At one time when he was taking a leisurely walk, Reagan passed by a garden of rose flowers. He bent over to pick one, and the Secret Service agent accompanying him reminded him it wasn't his house. He looked stricken and said, "But I want to give it to my lady!" He picked it and took it to his wife Nancy.

There you have them: that is, the lessons I learnt from the life of Ronald Reagan. I am striving each day to cultivate in myself those character traits of Ronald Reagan that made him a great president and a good family-man. And hopefully, I too will have a successful career as a writer, a farmer, a musician and a public-speaker in addition to having a wonderful family. So help me God.

RECOMMENDATION: If you've enjoyed this story of mine on lessons from Ronald Reagan, you might also enjoy another one I wrote some times back on "Lessons from Ben Carson". Just click on that link in blue to jump straight into the story.


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How God Answered My Prayer

If you know the genuine copyright-holder of this photo, please let me know so that I can acknowledge him and link my audience to his website.

The memory of those early hours of the night remain indelibly printed on my mind. It was on a Thursday in 2008 - that's roughly ten years ago. I had gone for choir practice at All Saints' Cathedral in Nairobi when my fellow chorister Michael Njeru lent me his piano keyboard for me to practise hymns from the comfort of my home. As I left the cathedral with the keyboard in my hands, I began to worry what I would do with it when I reached my home-town of Kiserian.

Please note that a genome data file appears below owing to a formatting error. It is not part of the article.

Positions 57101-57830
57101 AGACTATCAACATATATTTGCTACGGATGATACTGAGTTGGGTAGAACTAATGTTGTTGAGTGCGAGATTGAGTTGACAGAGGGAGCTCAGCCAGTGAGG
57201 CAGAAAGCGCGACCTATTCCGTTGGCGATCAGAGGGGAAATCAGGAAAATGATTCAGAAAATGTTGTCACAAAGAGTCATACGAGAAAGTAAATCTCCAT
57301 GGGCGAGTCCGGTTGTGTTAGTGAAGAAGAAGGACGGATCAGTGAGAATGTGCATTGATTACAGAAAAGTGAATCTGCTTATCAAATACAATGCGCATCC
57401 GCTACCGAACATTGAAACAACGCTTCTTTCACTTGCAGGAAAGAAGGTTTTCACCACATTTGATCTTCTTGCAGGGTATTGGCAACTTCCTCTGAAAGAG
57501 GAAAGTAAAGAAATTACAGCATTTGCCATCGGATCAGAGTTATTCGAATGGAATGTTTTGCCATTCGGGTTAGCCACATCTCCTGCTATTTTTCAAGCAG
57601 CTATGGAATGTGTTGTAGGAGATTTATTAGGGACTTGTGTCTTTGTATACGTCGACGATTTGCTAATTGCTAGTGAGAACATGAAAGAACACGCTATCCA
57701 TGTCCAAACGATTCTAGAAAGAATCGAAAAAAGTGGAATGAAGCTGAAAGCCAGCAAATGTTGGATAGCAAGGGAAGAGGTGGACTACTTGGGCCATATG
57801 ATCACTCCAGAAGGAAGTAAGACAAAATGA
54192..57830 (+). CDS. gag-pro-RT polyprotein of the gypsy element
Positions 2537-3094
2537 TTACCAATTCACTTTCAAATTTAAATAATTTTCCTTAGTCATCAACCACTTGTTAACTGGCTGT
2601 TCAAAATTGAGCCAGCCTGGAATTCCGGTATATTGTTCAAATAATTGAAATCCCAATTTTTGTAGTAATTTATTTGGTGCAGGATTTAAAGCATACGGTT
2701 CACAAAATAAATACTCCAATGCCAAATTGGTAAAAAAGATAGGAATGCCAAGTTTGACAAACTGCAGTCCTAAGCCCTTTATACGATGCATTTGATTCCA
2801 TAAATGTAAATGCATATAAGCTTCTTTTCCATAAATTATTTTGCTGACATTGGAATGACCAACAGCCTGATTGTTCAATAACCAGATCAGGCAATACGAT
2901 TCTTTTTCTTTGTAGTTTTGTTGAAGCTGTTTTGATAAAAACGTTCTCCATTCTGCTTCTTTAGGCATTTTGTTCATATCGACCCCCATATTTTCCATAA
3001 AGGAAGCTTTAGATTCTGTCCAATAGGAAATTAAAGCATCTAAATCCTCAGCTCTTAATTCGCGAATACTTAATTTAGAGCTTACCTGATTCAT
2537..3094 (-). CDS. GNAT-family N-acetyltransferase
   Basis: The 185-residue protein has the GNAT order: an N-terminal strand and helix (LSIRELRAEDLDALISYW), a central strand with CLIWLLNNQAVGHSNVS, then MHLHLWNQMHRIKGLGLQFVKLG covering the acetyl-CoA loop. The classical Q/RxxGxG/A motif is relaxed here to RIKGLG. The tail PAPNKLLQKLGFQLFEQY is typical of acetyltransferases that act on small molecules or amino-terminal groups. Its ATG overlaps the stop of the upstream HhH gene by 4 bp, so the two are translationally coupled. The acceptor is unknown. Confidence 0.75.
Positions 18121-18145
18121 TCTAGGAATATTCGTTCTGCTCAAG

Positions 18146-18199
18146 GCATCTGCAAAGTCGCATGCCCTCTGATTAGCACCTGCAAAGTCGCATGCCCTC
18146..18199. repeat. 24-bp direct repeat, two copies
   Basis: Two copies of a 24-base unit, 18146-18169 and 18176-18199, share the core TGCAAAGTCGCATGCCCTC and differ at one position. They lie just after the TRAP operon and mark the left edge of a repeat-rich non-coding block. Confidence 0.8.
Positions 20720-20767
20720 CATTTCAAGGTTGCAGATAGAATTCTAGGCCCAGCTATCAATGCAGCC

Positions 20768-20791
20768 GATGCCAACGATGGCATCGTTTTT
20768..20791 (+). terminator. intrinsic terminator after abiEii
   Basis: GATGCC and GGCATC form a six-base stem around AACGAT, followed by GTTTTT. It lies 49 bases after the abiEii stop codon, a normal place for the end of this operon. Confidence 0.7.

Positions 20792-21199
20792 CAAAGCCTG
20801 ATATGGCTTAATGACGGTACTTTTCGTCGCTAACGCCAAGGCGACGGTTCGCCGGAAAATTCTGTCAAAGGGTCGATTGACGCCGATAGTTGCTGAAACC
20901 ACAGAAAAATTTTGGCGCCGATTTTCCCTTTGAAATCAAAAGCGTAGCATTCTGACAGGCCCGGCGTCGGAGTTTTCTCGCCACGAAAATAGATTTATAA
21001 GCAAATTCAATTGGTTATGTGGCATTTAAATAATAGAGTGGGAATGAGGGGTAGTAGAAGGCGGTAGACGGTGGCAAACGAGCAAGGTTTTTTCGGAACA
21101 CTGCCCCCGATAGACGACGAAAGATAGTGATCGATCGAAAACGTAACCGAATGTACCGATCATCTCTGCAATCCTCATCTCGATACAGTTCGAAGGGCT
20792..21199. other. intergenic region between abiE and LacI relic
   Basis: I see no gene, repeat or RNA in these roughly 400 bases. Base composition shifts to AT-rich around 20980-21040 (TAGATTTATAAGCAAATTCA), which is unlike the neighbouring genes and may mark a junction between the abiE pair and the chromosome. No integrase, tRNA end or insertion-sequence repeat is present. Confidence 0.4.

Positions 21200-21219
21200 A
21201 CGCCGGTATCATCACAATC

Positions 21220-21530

You see, my home is about three kilometres from Kiserian Town and at that time, the now cheap motorbike riders (locally known as boda boda) had yet to begin plying the route. My worry sprang from a fear that I could get mugged as I walked home from Kiserian in those early hours of the night.

A decade earlier in the '90s when I was a child, I had been mugged by two boys as I walked on that route from Kiserian to home on a Sunday afternoon. The boys approached me from behind, snatched from me in a split-second a carton I was carrying and ran away with it.

And here I was on a Thursday night in 2008 about to walk on that same route while carrying the piano keyboard that my fellow chorister Michael Njeru had lent me. If I got mugged, I could destroy the trust Michael had of me. And how I would have hated to part with such a precious possession as a piano keyboard!

Because I had been taught the power of prayer, I decided to turn my predicament over to God through prayers. So as I walked from the cathedral to the matatu station where I would board a matatu to Rongai Town, I asked the Lord to provide a solution as to what I would do with the piano keyboard when I reached Kiserian Town.

Guess what! When I reached Rongai Town and boarded another matatu that was to finally take me to Kiserian, I found myself in the same vehicle with a neighbour called Prof. Nyagah. I greeted him after which we exchanged a few pleasantries.

And guess what again! After we arrived safely in Kiserian Town, Prof. Nyagah hired a taxi and asked me to get inside. Then he had the taxi driver drop me right at the gate of our home. Yippee! I had been saved from the possibility of getting mugged!

As I alighted from the taxi, I thanked Prof. Nyagah for his generosity but I didn't let him know that God had used him to answer my prayer. And as I reflect on those early hours of that night during which God heard my prayers, I am feeling encouraged to turn my concerns and cares over to God. Adieu!